bq. It turns out that it can be proved by theorem that the answer is no. If the game of being a belligerent idiot with no sensible regard for one’s own welfare _was_ worth the candle, in the sense of conferring benefits which outweighed the cost of gaining it, then everyone would want to get that reputation, whether they were genuinely an idiot or not. But if everyone wanted that reputation, then everyone would know that simply acting like an idiot didn’t mean that you were one, in which case it would be impossible to establish a reputation as an idiot in the first place. The point here is that it’s one of the more important things in game theory that a signal has to be a _costly_ signal to be credible; like membership of the Modern Languages Association, a reputation in deterrence theory is something that is worth having, but not worth _getting._ People who use the word “signal” in this context (usually on the basis of a poorly understood or second-hand reading of Schelling) don’t always seem to realise that they are explicitly admitting that the costs of being in Iraq are greater than the benefits.

This “story”: highlights the political awkwardness of the current European political dispensation. The German Bundestag’s Finance Committee apparently knows more about the Irish government’s economic plans than the Irish public or, indeed, the Irish parliament. Nor is it very good at keeping the information to itself.

bq. THE GOVERNMENT has complained to the European Commission over the release in Germany of a document disclosing confidential details about new taxes to be introduced in Ireland over the next two years. In a deeply embarrassing development the document – identifying austerity measures of €3.8 billion in next month’s budget and €3.5 billion in budget 2013 – was made public after being shown to the finance committee of the German Bundestag yesterday. … Germany’s federal finance ministry confirmed yesterday that it had forwarded troika documents to the 41 member Bundestag budgetary committee in line with its legal obligation under European Financial Stability Facility guidelines. … Taoiseach Enda Kenny said last night he had “no idea” how details of the forthcoming budget ended up being discussed in the Bundestag in Germany. “Let me confirm something to you, the Cabinet has made no decision in regard to the budget which is on December 6th,” he said, referring to the documents [sic] specific references to the budget.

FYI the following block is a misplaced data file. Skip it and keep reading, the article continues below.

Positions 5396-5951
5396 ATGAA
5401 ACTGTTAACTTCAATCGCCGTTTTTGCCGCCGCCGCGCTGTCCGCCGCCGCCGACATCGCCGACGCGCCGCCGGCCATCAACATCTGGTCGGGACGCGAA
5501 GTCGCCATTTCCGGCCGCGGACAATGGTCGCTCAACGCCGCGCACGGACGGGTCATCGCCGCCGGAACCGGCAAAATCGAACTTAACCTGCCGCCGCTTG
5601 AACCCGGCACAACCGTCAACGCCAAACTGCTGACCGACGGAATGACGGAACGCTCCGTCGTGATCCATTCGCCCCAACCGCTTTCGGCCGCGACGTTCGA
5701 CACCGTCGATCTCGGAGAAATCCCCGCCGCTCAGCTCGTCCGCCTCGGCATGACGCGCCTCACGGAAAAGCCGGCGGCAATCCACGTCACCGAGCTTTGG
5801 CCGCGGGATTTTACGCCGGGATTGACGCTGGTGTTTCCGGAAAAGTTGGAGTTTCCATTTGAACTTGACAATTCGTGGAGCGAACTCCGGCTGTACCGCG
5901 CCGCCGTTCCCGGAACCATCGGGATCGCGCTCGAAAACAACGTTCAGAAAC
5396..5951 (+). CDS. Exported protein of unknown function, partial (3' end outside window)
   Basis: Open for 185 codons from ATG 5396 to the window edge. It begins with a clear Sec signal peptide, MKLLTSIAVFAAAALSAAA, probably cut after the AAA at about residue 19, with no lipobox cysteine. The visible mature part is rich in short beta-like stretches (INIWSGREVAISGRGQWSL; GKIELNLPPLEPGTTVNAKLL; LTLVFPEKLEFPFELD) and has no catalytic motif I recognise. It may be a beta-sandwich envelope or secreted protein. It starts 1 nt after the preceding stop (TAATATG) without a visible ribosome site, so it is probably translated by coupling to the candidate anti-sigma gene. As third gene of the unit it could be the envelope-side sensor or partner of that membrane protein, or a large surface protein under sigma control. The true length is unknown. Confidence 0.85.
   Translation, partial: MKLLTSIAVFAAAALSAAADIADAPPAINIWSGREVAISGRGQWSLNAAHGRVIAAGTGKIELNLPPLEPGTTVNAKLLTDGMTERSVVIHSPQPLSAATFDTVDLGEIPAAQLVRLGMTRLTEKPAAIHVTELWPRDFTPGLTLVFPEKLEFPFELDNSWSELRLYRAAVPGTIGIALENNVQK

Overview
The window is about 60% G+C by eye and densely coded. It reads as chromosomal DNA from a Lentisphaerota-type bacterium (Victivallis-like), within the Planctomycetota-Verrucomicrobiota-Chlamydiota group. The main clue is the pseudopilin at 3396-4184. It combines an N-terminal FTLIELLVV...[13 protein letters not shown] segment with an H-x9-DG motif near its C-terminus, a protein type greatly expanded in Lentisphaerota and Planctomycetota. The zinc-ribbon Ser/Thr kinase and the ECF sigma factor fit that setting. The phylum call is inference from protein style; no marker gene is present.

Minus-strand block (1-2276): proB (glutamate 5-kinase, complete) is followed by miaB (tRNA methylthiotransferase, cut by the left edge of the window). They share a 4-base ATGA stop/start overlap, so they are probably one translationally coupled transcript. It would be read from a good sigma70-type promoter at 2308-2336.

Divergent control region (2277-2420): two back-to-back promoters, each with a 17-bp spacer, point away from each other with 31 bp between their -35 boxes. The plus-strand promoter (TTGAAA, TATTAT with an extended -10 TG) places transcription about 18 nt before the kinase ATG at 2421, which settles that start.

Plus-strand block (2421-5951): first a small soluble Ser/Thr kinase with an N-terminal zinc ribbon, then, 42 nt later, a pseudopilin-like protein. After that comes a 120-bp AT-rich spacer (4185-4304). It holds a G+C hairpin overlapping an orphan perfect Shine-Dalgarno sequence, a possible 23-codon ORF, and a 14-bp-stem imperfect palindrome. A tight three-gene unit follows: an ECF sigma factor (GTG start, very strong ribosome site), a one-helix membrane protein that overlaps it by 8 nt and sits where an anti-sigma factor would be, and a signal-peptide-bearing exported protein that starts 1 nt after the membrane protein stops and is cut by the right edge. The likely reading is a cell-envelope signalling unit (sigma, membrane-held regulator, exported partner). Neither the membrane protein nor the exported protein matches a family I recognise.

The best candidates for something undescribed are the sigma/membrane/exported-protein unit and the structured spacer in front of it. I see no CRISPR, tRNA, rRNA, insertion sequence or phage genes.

Herr Kauder’s “unfortunate turn of phrase”: aside, this is not a sustainable political equilibrium, either for Germany or for the states on the receiving end of EU-crafted austerity policies. The politics of the bailout are embroiling the national politics of different European member states in ways that are likely to increase distrust and unhappiness in all of them. Nor is this going to get better without major institutional reforms at the EU level (assuming, of course, that the EU survives long enough to institute such reforms).

Skeptics of the need for ‘more Europe’ and in particular ‘more democratic Europe,’ have some excellent arguments. It’s extremely difficult to map out the political processes through which this could happen. But the ever-more-labyrinthine entwinement of different countries’ national economic politics with each other will be increasingly unbearable without some such changes. A Europe in which Germany is both the paymaster and the taskmaster is not going to be a happy Europe, either for Germany itself or for the countries entangled with it.